Tragia cordata (Harv.) Burtt Davy

Heart-Leaved Tragia


CC = 9
CW = 5
MOC = 5
SRank = S2

© SRTurner

Family - Euphorbiaceae

Habit - Perennial forb.

Stems - From a woody caudex, herbaceous, pubescent and with stinging hairs, vining, to 1.5 m long.


© DETenaglia

Leaves - Alternate, stipulate, petiolate. Stipules spreading, ovate to lanceolate, to 5mm long, 3mm broad, with stinging hairs. Petioles to +/-5cm long, with same pubescence as stem. Blades cordate, dentate, +/-10cm long, 6.5cm broad, sparsely pubescent above and below and with stinging hairs, dark green above, silvery-green below. Lowest leaves broadly ovate.

Tragia_cordata_pressed_leaves.jpg Pressed leaves.

© DETenaglia

Inflorescence - Axillary raceme to 4cm long in flower, expanding in fruit, androgynous. Each flower subtended by a small bract. Bract linear, rounded at apex, 1.1mm long. Pedicels 2mm long in flower, slightly longer in fruit, sparse glandular pubescent.

Tragia_cordata_inflorescence.jpg Inflorescence.

© DETenaglia

Flowers - Staminate flowers with 3 erect stamens. Filaments green, fleshy, glabrous, 0.3 mm long. Anthers yellow, 0.1 mm broad. Sepals 3, green, spreading, mostly glabrous or with a few hairs near the apex, oblong elliptic, 1.2mm long, 1mm broad, subacute. Petals none. Pistillate flowers with 5-7 sepals. Sepals accrescent. Styles united in lower 1/2. Stigmas purple, persistent. Capsule 3-carpellate, (1-seed per carpel), stinging pubescent. with evident green venation, +/-1.5cm broad.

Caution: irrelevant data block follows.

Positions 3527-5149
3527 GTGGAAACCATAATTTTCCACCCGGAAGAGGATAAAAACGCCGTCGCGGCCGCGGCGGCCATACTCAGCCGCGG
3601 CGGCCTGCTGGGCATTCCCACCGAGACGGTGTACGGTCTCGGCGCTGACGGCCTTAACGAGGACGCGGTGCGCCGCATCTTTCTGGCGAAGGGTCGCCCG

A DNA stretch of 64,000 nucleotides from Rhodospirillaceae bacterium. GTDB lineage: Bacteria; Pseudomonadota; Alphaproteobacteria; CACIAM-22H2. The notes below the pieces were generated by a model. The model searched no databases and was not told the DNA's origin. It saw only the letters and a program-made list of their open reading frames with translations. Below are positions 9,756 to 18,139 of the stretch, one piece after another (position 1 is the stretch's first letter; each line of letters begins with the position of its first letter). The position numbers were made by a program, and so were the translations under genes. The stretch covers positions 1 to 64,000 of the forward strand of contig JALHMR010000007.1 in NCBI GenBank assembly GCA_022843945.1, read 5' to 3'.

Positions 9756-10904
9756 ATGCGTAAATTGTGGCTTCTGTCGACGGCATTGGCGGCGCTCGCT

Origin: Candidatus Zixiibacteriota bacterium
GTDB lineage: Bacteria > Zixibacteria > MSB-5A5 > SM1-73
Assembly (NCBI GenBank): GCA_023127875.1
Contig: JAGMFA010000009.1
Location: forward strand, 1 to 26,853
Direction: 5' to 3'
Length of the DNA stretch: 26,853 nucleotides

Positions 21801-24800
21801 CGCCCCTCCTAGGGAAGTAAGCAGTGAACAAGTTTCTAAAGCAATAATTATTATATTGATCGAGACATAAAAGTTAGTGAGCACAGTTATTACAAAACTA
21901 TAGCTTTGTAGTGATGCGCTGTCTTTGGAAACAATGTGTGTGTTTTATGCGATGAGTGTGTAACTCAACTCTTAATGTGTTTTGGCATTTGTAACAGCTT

Tragia_cordata_flower.jpg Staminate flower.

© DETenaglia

Tragia_cordata_fruit.jpg Capsule.

© DETenaglia

Flowering - June - September.

Habitat - Bottoms, rocky open woods, thickets, glades.

Origin - Native to the U.S.

Lookalikes - None.

Other info. - This interesting plant has been recorded as rare in Missouri in the past but if you get out and look for it you will find the plant in many of the Ozark counties. This species is fairly indistinct and is more often felt than seen. The stinging sensation of the plant takes a few moments to reach its maximum but is quite painful. Dan Tenaglia described the stinging as "about as much pain as you can have without actually being hurt."

The fruiting capsules of Tragia are easy to ID and clearly distinguish the species if found.

Photographs taken at the Current River Conservation Area, Reynolds County, MO., 6-29-01, and in the Peck Ranch Wildlife Refuge, Carter County, MO., 7-12-03 (DETenaglia); also along the Glade Top Trail, Taney County, MO, 9-23-2017 (SRTurner).